Among the many subjective idealist interpretations of experience are pragmatism and instrumentalism, which view experience as an “instrumental” aspect of making use of objects. Existentialism, another subjective idealist interpretation, regards experience as the inner world of the subject’s immediate experiences. Neopositivism interprets experience as the different states of consciousness of the subject and dismisses as a false issue the problem of whether objective external reality is the source of experience.

In contrast to idealism and unlike contemplative metaphysical materialism, dialectical materialism believes that experience stems from objective reality. Experience is also thought of as a process in which human beings act upon the external world in order to change it; because of this human activity, in the form of knowledge and skills, experience is also viewed as an interaction between subject and object. The concept of experience essentially coincides with the category of practice, especially experiment and observation, on the basis of which experience takes shape as the result of cognition, including the totality of historically formed knowledge.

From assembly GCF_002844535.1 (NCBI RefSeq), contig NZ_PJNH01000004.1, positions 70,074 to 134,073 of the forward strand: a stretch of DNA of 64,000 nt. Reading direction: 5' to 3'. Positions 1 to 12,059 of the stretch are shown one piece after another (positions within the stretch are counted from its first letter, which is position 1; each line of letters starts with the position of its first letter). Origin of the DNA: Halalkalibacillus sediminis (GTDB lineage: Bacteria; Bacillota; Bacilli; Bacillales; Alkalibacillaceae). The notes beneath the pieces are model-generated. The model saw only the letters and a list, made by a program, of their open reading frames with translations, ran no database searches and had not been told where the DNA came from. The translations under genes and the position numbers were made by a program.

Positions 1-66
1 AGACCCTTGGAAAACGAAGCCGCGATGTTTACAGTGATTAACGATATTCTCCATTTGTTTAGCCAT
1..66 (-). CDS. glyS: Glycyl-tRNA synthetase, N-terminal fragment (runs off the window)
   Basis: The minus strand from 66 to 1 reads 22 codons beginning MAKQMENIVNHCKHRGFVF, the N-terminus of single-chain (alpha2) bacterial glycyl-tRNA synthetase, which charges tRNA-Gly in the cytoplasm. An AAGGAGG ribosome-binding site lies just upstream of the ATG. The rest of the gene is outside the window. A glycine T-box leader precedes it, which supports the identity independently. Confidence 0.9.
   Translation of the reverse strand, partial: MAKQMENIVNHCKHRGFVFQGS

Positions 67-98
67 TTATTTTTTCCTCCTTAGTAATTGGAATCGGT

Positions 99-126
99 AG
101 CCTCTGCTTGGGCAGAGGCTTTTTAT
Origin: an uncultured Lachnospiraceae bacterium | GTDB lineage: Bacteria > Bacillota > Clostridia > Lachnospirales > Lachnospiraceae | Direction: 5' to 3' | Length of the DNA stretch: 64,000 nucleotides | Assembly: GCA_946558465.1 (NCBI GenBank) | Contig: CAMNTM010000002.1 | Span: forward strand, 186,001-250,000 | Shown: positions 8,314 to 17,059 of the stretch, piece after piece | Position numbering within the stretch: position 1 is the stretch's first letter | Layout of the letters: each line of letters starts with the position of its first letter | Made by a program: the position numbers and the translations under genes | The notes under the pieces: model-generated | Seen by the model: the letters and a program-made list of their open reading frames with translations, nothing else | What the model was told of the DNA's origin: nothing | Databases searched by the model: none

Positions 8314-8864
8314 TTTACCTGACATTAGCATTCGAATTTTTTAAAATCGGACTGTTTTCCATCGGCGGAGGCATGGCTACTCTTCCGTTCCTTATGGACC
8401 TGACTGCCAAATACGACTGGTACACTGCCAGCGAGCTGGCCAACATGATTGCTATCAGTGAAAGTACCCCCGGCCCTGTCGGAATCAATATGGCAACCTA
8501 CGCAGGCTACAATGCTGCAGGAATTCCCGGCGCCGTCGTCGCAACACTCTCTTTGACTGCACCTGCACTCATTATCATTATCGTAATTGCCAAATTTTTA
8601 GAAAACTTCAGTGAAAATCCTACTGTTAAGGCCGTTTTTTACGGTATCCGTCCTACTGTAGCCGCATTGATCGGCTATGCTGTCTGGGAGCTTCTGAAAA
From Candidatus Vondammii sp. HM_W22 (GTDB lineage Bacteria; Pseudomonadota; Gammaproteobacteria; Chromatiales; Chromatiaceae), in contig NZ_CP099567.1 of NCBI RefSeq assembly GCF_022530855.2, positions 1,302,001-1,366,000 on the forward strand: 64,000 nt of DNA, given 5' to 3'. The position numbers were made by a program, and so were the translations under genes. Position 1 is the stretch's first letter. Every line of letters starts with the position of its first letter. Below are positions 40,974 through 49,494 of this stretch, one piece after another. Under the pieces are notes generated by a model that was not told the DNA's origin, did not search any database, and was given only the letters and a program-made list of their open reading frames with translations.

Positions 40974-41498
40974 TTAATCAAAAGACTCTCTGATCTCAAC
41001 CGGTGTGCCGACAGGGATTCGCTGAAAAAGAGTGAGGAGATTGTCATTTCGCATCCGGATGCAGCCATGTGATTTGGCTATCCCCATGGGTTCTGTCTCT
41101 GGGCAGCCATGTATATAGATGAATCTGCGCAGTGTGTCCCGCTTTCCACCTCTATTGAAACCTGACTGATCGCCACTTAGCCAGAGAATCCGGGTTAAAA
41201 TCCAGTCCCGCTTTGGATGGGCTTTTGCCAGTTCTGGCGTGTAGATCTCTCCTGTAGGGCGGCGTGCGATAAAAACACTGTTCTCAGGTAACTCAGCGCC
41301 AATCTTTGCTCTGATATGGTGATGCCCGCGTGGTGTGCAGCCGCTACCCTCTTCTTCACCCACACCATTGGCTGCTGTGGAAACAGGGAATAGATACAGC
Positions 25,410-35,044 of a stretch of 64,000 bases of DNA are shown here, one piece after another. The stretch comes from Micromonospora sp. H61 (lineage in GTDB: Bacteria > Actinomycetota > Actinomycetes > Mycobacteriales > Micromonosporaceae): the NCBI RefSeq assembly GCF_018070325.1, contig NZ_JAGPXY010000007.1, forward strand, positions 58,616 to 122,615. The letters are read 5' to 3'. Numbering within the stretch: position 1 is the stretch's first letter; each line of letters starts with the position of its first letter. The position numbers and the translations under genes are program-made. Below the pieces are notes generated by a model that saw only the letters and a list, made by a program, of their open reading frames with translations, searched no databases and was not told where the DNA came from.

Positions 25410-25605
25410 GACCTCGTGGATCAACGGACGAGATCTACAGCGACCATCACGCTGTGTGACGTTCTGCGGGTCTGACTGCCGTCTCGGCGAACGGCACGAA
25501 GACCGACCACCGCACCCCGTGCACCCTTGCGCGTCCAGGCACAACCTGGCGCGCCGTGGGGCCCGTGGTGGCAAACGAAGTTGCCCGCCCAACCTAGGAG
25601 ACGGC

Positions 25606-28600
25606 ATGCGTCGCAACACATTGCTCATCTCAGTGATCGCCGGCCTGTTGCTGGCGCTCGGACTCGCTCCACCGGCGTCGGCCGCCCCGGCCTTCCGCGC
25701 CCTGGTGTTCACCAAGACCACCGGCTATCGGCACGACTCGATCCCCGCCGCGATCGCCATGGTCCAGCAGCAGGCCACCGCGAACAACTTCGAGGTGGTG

The accumulation and transmission of experience from generation to generation are essential features of social development. Experience is objectivized in objects and language, in cultural values. As the practical activity of human beings and the result of that activity, experience reflects the degree to which people at a given stage of historical development have mastered the objective laws of nature, society, and thought. Marxism-Leninism is the scientific generalization and explanation of the experience of revolutionary struggle by the working class and all the toilers for their social emancipation, for the construction of socialism and communism, and for the development of science and culture.